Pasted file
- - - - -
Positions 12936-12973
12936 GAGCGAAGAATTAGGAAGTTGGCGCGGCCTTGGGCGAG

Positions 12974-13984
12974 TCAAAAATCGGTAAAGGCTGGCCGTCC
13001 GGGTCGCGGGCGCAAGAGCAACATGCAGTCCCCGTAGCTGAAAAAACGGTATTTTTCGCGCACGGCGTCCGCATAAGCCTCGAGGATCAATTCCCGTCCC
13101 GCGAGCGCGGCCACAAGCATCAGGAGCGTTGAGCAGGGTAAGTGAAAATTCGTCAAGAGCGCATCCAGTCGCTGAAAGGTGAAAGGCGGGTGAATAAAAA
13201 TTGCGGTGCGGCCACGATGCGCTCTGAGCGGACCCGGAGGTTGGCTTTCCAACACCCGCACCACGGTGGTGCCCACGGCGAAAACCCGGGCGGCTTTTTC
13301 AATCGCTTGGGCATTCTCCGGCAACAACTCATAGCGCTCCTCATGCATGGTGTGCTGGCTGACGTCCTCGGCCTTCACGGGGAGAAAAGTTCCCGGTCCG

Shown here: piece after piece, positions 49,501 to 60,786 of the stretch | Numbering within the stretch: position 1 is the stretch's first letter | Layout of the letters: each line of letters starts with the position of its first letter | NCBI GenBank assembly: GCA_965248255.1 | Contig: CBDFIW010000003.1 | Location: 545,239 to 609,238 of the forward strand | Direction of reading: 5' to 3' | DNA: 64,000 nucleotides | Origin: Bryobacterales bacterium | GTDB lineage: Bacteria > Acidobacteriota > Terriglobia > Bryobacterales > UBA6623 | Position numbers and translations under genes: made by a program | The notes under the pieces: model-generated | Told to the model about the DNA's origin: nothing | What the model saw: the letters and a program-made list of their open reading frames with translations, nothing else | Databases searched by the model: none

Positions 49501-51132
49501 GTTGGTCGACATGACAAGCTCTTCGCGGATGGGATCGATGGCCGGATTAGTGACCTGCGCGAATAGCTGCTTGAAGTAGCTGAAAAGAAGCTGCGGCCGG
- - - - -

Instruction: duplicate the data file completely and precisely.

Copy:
Positions 12936-12973
12936 GAGCGAAGAATTAGGAAGTTGGCGCGGCCTTGGGCGAG

Positions 12974-13984
12974 TCAAAAATCGGTAAAGGCTGGCCGTCC
13001 GGGTCGCGGGCGCAAGAGCAACATGCAGTCCCCGTAGCTGAAAAAACGGTATTTTTCGCGCACGGCGTCCGCATAAGCCTCGAGGATCAATTCCCGTCCC
13101 GCGAGCGCGGCCACAAGCATCAGGAGCGTTGAGCAGGGTAAGTGAAAATTCGTCAAGAGCGCATCCAGTCGCTGAAAGGTGAAAGGCGGGTGAATAAAAA
13201 TTGCGGTGCGGCCACGATGCGCTCTGAGCGGACCCGGAGGTTGGCTTTCCAACACCCGCACCACGGTGGTGCCCACGGCGAAAACCCGGGCGGCTTTTTC
13301 AATCGCTTGGGCATTCTCCGGCAACAACTCATAGCGCTCCTCATGCATGGTGTGCTGGCTGACGTCCTCGGCCTTCACGGGGAGAAAAGTTCCCGGTCCG

Shown here: piece after piece, positions 49,501 to 60,786 of the stretch | Numbering within the stretch: position 1 is the stretch's first letter | Layout of the letters: each line of letters starts with the position of its first letter | NCBI GenBank assembly: GCA_965248255.1 | Contig: CBDFIW010000003.1 | Location: 545,239 to 609,238 of the forward strand | Direction of reading: 5' to 3' | DNA: 64,000 nucleotides | Origin: Bryobacterales bacterium | GTDB lineage: Bacteria > Acidobacteriota > Terriglobia > Bryobacterales > UBA6623 | Position numbers and translations under genes: made by a program | The notes under the pieces: model-generated | Told to the model about the DNA's origin: nothing | What the model saw: the letters and a program-made list of their open reading frames with translations, nothing else | Databases searched by the model: none

Positions 49501-51132
49501 GTTGGTCGACATGACAAGCTCTTCGCGGATGGGATCGATGGCCGGATTAGTGACCTGCGCGAATAGCTGCTTGAAGTAGCTGAAAAGAAGCTGCGGCCGG